Expect anything that’s put up on AO3 to have errors on publishing day, have less a few days later, and continue to have a smaller nonzero number until it hits Amazon if that’s my intent. That’s harder than expected though, hence the low production numbers.

English composition is more art than science, so there are some issues of preference or style. These issues tend to have adherents who think their interpretation is right and other interpretations are wrong. I can’t write to their interpretations all the time, so I don’t.

Let me give an example of opinion treated as fact in grammar.

Suppose Bleys and Caine are talking (1).

Bleys said, “I don’t think that’s a good idea.”

Caine interrupted between ‘think’ and ‘that’ with, “That’s your problem, you never think.”

The above is unnecessarily wordy but highly specific. It is most certainly ‘right’ though cumbersome.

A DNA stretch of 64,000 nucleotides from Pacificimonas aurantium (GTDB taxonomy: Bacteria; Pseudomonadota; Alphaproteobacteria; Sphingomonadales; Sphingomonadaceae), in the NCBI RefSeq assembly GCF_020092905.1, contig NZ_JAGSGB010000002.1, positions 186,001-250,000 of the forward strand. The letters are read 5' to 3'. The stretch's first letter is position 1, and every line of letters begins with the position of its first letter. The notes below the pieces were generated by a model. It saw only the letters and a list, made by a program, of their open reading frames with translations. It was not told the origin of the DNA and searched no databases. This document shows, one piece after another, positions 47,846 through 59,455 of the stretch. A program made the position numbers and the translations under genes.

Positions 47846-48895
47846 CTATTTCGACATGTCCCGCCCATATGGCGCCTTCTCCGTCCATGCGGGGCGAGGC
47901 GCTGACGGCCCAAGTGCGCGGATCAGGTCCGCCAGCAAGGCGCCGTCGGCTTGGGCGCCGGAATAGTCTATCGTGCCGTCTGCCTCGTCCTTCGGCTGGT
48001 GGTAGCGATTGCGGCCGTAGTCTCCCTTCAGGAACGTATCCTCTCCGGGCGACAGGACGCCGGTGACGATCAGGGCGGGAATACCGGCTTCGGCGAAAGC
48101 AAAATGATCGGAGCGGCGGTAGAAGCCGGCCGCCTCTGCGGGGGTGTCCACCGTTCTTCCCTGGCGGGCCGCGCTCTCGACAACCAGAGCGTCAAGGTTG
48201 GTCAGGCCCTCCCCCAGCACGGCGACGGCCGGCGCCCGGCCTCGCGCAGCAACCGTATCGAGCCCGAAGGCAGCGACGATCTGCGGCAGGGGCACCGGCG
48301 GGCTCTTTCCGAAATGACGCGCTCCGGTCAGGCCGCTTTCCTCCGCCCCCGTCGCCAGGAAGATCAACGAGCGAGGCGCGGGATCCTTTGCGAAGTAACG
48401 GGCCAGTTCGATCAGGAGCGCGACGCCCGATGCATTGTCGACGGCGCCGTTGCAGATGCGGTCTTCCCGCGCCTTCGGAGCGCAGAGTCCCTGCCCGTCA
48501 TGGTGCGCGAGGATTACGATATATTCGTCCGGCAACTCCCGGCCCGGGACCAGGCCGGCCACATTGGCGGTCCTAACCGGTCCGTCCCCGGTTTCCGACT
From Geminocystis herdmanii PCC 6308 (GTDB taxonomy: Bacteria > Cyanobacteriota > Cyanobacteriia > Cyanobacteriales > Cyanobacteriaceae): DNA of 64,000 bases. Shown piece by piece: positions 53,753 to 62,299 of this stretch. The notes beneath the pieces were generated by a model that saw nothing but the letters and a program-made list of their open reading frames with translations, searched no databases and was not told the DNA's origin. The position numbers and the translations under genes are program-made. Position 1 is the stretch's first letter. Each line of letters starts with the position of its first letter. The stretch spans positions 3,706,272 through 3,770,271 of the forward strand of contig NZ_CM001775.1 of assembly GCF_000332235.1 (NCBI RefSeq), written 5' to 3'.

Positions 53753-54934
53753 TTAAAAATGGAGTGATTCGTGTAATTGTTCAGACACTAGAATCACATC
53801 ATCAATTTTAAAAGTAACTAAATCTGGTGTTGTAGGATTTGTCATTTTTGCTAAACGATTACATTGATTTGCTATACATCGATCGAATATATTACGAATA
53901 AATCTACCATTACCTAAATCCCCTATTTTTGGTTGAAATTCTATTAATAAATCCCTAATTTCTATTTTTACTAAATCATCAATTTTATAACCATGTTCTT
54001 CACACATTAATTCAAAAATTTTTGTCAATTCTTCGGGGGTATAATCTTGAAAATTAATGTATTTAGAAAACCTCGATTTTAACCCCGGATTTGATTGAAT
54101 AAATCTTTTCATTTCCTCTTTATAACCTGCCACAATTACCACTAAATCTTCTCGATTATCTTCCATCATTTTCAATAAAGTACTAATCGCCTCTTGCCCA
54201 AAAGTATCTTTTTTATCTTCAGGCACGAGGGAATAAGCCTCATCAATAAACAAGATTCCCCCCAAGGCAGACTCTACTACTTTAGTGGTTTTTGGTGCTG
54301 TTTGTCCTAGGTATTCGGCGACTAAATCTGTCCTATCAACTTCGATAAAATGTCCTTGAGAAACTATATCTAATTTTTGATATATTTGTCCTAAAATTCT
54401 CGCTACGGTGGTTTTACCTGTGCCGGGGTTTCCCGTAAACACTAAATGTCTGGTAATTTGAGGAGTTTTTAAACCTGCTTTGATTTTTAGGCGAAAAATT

Also (2):

Bleys said, “I don’t think…”

And Caine interrupted, “That’s your problem, you never think!”

There are a couple of issues here. First, the ellipsis (…) indicates something left out. That’s what that bit of punctuation means. So the ellipsis draws attention to that which is left out, in this case the ‘that’s a good idea’ bit. Secondly, the second dialogue tag begins with an And which great writers do all the time and English teachers complain about.

Compare with (3):

Bleys said, “I don’t think–”

Caine interrupted, “That’s your problem, you never think.”

The em dash is replaced with two hyphens due to formatting issues in WordPress. But it indicates interruption or breaking. Furthermore the second dialogue tag doesn’t begin with an And.

So which is right, 1, 2, or 3?

Bluntly, it’s a matter of style and adherents to each style will tell you their style is right and other styles are wrong.

Zelazny tended towards 2. He and another of my favorite authors, Poe, never found themselves bound by grammar if it got in their way, and both broke rules whenever they felt like it. In both cases this willingness to defy grammar allowed them to create magnificence, and things like starting sentences with an And created deeply personal styles. Corwin talks throughout Amber and you get the feel of his presence through dialogue. Poe talks through his description, and you feel the fear and madness.

Further, noting the comma after problem, commonly commas are used to indicate a speaker pausing in dialogue. But I’ve heard debate over the ‘rightness’ of it.